Sunday, March 29, 2009

Standing in the Way of My Own Success

Going into this business, or any for that matter, I knew it was not only a distinct possibility but a matter of time before I would seemingly stand in the way of my own success. As long as I'm online behind the safe haven of my flat panel display everything is fine. It's when I appear before the public that I become my own hindrance. I'm speaking about my appearance in public. It's off-putting and quite frankly takes many people off guard. It distracts them from what's on my table, and redirects their attention to me personally. Now, I guess you're saying to yourself that's silly. Why not change your clothing? That's easier said than done. You see I am a Muslim woman. That alone without the accompanying attire is enough to stop some folks in their tracks.

I wear all appropriate attire dictated by my religion. I wear a hijab (head scarf) and a veil (face covering). Yes, I wear both of those, but I'm an honest soap-maker I swear it! I wear pretty much what you see in that photo, although Sadie the bellydancer who is the lady in the photo, is a bit more beautiful about the eyes that I am. My eyes aren't quite so captivating. I assume though that you get the point. I am covered almost completely from head to toe and it is most intriguing to some.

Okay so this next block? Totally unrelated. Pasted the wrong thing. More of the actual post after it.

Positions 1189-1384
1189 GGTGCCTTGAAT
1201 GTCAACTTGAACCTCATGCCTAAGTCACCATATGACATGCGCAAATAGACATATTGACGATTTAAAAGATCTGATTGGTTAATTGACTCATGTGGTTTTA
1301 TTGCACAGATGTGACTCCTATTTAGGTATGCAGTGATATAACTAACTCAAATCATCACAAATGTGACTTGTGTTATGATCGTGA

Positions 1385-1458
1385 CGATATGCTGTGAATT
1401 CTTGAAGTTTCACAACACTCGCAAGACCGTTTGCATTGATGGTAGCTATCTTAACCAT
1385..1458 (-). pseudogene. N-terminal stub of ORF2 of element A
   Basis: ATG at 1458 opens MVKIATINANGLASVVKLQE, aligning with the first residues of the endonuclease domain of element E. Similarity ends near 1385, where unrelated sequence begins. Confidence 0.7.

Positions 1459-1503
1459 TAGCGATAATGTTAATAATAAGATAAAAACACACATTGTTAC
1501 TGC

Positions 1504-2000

I suppose you may be able to imagine exactly why this may present me with a unique situtation when selling things in person at a show. The big issue is that people see me. I have been wearing this attire, (and yes I wear a myriad of colors so as not to totally scare people with an all black ensamble) for about 11 years now so I am fully accustomed to stares, oohs and ahhhs, the ever-present look of disgust, the looks of pity, and the pseudo-frightful startling that I sometimes induce upon entering a room. All these things don't bother me as much as the prejudice I encounter when selling at a venue. Let me ask you reader, and you may answer this to yourself but I prefer that if you read this you answer the following in the comments section. If you saw a Muslim woman dressed as I have described, would you not buy from her based on her appearance? This is what happens to me. Whenever I go somewhere to sell the first thing I must overcome with the general public is my own attire. I must make extra efforts to strike a conversation with them to appear less intimidating. This is a small issue in itself, given that I am quite introverted and sometimes have a difficult time just striking up conversation with total strangers. However, it's a hit and miss kind of thing. Sometimes when I venture to speak I get a weird "don't-talk-to-me" look and they walk immediately away from the table. Only those people who aren't totally prejudice or thrown off actually ask the question on their mind. Usually they ask where I'm from. Well I'm from Chicago born and raised. I am an African-American and have never been overseas a day in my life. People sometimes are relieved to find that I have no foreign accent, and I can get on with the business of a sales pitch.